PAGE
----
Wednesday, October 12, 2011
Getting HOT In Atlanta or Why We Are All Stuck In Traffic
Sit right down and I'll tell you a tale, a tale 'bout a federal highway, your tax dollars and why people aren't allowed to, or won't drive on that highway.
Way back in 2008 Georgia secured a grant from the feds for $110 million to convert what at the time were called HOV (High Occupancy Vehicle) lanes into HOT (High Occupancy Toll) lanes. Now you can just imagine the amount of work, man hours and materials that were to go into this project, afterall it was costing $110 million to transform this 15 mile stretch of highway from HOV to HOT.
Well actually not. Of course the residents of Atlanta had to endure 3 years worth of disruptions, delays, and general annoyance while this project which consisted of little more then painting a solid white stripe on the highway and putting some sensors in the lane was undertaken. Finally the big day arrived on Oct. 1, 2011 when the HOT lanes were unveiled in all their glory.
The premise behind HOT lanes is that the price to drive in this lane is adjusted according to need. The heavier the congestion is on the rest of the highway the more it will cost you to hop over into the HOT to get out of it and drive into work. In theory if you have 3 or more people you can get into the lane anytime you want for no charge. Well that is the theory. You see they have no way of knowing how many people are in the vehicle. You are required to buy a special pass called a Peach Pass which contains a microchip that is read by the sensors in the road and allows you to drive in this lane. Provided you logged onto the web site that morning or before departing work and going home that is and told them you had three people. Or more. Otherwise you pay the toll. Unless you didn't have the Peach Pass to start with in which case you also pay a fine.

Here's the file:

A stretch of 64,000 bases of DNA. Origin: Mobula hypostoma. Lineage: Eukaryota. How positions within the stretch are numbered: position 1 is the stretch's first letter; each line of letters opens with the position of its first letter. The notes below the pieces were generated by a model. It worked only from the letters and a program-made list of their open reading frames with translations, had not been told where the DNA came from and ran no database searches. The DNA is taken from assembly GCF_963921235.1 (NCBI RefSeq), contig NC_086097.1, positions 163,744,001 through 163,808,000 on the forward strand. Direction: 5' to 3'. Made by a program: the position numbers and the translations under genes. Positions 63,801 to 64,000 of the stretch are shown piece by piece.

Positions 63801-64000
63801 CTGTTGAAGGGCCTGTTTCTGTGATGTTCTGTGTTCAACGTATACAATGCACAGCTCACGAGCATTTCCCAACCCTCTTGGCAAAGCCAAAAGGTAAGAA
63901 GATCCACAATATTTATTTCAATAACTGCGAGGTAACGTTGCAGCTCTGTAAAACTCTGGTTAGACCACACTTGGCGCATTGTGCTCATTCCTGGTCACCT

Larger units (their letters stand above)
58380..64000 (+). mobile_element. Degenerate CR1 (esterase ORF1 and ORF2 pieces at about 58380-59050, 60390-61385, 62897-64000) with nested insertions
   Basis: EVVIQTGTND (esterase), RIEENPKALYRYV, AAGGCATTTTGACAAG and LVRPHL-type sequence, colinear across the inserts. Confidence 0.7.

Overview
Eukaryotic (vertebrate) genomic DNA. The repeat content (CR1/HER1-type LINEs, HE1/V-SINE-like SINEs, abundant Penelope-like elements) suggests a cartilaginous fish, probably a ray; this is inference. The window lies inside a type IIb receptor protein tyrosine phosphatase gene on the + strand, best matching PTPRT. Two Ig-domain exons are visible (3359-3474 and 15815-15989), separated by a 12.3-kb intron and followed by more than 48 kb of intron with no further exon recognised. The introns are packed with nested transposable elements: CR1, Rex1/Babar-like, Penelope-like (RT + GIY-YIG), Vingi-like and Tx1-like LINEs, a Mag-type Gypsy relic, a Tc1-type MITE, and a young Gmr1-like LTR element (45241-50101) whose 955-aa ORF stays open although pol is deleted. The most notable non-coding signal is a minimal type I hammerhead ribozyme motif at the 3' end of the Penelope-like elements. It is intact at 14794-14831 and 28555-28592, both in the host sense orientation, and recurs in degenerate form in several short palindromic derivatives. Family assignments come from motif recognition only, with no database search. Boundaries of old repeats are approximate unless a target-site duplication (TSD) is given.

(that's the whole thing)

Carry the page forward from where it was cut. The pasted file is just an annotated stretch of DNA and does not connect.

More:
Wait cried the people, didn't our tax dollars pay for this highway to be built? Why yes it did, now shut up this is different. Are you adding a lane they asked? No, but look at the paint. Isn't there a tax on gas on the state level and federal level that is supposed to be for this sort of thing? Yes, now shut up before we raise it even more.
Confused yet? Anyway by noon of Day One the complaints were rolling in, mostly about the cost of the lane with some people being charged up to $5 to drive a couple of miles in this new greatest innovation since asphalt, designed to meet all of our future needs and to end commuter frustration forever Orwellian torture device. After a few days and dwindling numbers of cars spotted in this wonder of modern engineering the governor decided to take a look at it and see what he could do, and that is where the Federal Department of Transportation once again stepped back in.
Remember that grant way back in 2008? Well you see the feds say that the rules are three or more people get to ride for free in the HOT lane and when Governor Deal wanted to explore the idea of reducing it to two people the federal nanny wagged her finger in the governor's face and said not so fast.
The picture at the top is how traffic looked when we had HOV lanes. The picture below is those same lanes, notice the double white stripe, as HOT lanes.
We understand that a lot of policies from Washington are designed to modify behavior, and in the last couple of years they have become even more draconian and unyielding, and that is exactly the idea behind HOT lanes. Force commuters to use public transportation, car pool, or discontinue the use of fossil fuels. They have made it so cost prohibitive to get to work now that a lot of people add in that cost when seeking a job, afterall if is going to cost you more to get to work then you will make why bother. Besides the government is going to be there handing out those checks anyway.